5/19/2003

Summary

My tests confirm that Mountain Spring water and bottled seltzer may not be any cleaner than tap water. They also reveal that Brita-filtered water hardly reduces the amount of dissolved solids in tap water.

 

SURPRISING WATER TEST
RESULTS ON 4/19/2003

INTRODUCTION

As most of us know, tap water is contaminated with various materials ranging from pipe rust to harmful additives such as chlorine and flouride to extermely hazardous chemicals. Publicized tests of bottled water have raised questions about its purity as well. In some cases water labeled as "Spring Water" has been shown to actually be bottled tap water!

I live in New Jersey where the water is known to be of low quality. New York City water is considered to be much better. About two decades ago we started using water filtration devices--carbon faucet filters. A few years later we purchased a countertop reverse osmosis filter. For about a year now we've been using an under-the-counter 5 stage reverse osmosis system.

TEST METHOD

For years I have tried to evaluate the amount of "dissolved solids" in the water, which is a rough indicator of its purity. Less dissolved solids tends to indicate cleaner water. You don't know cleaner of what, but whatever things are in the tap water considering the gunk you find in the little faucet screen, can't be that good for you. The guy who sold me the countertop reverse osmosis filter had a little Total Dissolved Solids Meter ("TDS Meter") which shows the amount of dissolved solids in Parts Per Million or "PPM". I tried to gauge the purity using a multitester on the resistance function--the lower the resistance of the water, the more dissolved solids it tends to have. (If you pour organics or salt, etc. into water it will have a lower resistance to electricity, while super-pure water will have a very high resistance). It didn't appear reliable because the temperature of the water also varies the resistance. Then I found that if I used the ammeter function with an external battery I got much more consistent results--showing the conductivity in milliamps. I didn't get PPM numbers, but could do comparative measurements.

Well, when I got the new under-counter system I decided it was time to get a professional TDS meter. I got a Hanna HI98311 TDS meter for $70. These meters start at about $20 on eBay so this meter is of semi-pro quality. It has automatic temperature calibration which compensates for different sample temperatures, and also shows you what the temperature is, and indicates when the reading is stable.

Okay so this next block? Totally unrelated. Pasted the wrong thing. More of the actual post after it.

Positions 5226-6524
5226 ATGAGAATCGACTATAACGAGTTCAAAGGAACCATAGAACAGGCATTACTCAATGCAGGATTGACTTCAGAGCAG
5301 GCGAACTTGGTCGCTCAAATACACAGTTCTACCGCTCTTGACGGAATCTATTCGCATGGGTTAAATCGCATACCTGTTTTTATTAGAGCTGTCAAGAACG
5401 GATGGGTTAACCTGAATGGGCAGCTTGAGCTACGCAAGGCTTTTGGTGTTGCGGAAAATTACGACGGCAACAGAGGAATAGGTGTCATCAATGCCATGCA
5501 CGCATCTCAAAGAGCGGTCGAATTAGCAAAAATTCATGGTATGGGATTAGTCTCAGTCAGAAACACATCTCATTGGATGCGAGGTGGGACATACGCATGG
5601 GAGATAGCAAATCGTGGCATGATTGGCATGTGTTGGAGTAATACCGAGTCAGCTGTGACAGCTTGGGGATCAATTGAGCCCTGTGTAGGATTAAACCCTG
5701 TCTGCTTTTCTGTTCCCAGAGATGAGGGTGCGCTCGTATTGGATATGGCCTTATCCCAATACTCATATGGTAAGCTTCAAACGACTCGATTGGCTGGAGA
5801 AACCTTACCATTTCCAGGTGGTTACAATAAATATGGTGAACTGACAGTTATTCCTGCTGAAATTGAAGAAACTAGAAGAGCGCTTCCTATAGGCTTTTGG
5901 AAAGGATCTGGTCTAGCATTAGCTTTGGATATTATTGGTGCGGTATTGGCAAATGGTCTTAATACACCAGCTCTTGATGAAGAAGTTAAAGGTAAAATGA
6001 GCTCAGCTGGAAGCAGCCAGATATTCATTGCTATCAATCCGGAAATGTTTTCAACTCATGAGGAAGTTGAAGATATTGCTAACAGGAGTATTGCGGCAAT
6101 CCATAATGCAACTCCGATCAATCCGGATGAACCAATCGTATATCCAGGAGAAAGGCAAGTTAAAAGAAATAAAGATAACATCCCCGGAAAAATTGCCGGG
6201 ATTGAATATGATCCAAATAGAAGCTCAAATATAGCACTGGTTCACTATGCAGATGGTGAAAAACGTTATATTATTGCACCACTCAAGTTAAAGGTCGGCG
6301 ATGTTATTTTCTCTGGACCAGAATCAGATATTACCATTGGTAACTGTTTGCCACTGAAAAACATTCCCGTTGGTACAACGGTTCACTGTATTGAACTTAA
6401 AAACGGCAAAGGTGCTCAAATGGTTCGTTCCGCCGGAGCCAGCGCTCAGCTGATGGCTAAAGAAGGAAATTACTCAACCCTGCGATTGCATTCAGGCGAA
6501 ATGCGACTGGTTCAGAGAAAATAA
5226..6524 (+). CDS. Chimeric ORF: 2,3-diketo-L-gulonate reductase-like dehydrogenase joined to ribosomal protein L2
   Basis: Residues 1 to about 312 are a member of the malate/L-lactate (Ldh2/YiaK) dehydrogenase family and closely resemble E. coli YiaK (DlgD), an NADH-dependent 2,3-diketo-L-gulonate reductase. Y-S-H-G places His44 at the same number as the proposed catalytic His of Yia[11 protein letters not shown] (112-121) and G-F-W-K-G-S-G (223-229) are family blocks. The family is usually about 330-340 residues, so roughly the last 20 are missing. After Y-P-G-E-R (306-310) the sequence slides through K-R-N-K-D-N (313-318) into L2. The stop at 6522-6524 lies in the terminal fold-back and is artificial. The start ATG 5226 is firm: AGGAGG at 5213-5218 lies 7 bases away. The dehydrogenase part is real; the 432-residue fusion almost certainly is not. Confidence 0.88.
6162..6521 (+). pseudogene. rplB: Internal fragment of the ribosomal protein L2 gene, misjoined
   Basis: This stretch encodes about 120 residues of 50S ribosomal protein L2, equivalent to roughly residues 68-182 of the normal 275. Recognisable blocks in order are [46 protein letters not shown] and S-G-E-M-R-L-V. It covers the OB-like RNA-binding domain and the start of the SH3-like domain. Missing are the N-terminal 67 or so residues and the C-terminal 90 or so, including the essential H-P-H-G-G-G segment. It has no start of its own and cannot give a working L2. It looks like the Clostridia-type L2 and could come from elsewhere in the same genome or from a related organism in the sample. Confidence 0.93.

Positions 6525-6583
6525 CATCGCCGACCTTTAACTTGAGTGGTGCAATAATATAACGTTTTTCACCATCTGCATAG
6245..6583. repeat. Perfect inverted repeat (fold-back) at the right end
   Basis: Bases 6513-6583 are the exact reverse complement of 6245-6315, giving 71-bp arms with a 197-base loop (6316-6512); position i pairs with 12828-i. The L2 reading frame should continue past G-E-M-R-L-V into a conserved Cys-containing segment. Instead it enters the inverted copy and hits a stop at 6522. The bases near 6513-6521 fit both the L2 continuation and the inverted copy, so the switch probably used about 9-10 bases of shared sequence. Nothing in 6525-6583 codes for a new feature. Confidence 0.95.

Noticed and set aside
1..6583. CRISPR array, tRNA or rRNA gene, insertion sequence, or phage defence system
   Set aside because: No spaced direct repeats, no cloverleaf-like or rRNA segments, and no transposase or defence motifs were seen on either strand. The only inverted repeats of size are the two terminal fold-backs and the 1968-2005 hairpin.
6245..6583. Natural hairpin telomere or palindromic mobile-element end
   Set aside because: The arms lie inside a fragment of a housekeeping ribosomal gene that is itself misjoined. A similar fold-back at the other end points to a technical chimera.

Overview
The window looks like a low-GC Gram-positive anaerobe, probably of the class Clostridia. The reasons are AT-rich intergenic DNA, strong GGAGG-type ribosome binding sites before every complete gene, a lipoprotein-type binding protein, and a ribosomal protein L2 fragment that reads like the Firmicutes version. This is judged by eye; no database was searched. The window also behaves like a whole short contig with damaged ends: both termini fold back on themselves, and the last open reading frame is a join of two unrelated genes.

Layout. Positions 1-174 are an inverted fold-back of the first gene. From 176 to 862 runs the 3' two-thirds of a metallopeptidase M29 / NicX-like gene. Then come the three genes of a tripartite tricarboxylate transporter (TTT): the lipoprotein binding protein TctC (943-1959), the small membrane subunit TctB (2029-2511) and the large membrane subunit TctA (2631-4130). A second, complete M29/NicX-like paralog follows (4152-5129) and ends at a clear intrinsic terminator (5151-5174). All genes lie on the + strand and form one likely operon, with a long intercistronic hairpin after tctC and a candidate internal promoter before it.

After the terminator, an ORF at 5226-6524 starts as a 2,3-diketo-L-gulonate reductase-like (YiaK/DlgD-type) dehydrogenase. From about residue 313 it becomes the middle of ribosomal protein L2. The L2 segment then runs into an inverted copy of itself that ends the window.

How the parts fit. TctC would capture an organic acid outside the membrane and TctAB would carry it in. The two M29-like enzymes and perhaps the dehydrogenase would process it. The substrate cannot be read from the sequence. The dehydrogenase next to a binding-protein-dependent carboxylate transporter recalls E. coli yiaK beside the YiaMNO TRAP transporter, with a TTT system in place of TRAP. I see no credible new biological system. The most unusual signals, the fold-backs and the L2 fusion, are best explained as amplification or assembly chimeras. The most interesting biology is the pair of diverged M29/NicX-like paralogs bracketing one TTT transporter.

To make a long story short, when I was in New York at my aunt's apartment for Passover, I brought the meter along with some of my reverse-osmosis water, and did some water-quality testing. I was sort of surprised by the results!

 

 

TEST RESULTS

 

Reverse Osmosis of NJ Tap Water 7 PPM
Brita of NY Tap Water 38 PPM
Wissahickon Mountain Spring 37 PPM
Wissahickon Steam Distilled 0 PPM
White Rose Seltzer Sodium Free 1 180 PPM
White Rose Seltzer Sodium Free 2 207 PPM
NY Tap Water 42 PPM
NJ Tap Water 287 PPM

 

 

 

 

 

 

 

 

 

NOTES

Differences of a few PPM are probably not significant. What's shocking is the White Rose Seltzer water. At about 200 PPM it's similar to NJ tap water. There was a difference between two bottles as well, so who knows how dirty it can get. The Brita appears to help the NY tap water a bit, but maybe not--the difference is very small 38 vs. 42. The Wissahickon Mountain Spring water is similar to the Brita and NY Tap water at 38 PPM. Coincidentally I read somewhere that per national standards water that is below 40 PPM is considered safe to drink. The best is the steam distilled water--I was dissapointed that I couldn't get a measurement at all. However this type of water usually comes in a plastic gallon which tends to leech some plastic chemicals into the water, hence the plastic taste.

CONCLUSION

Clearly, the reverse osmosis water is a pretty good choice and the cost at a few pennies a gallon when you consider filter replacement cost, is lower than bottled water, or the Brita filter which doesn't seem to do too much for the dissolved solids anyway. I suppose that's why reverse osmosis water filters have become very popular and are available on eBay and elsewhere for around $200. Replacement filters are cheap at a few dollars each. Many of the units have a transparent pre-filter, and within about 3 months my pearly-white filter turned brown. I can only be glad that the "brown stuff" didn't end up in my body!

 

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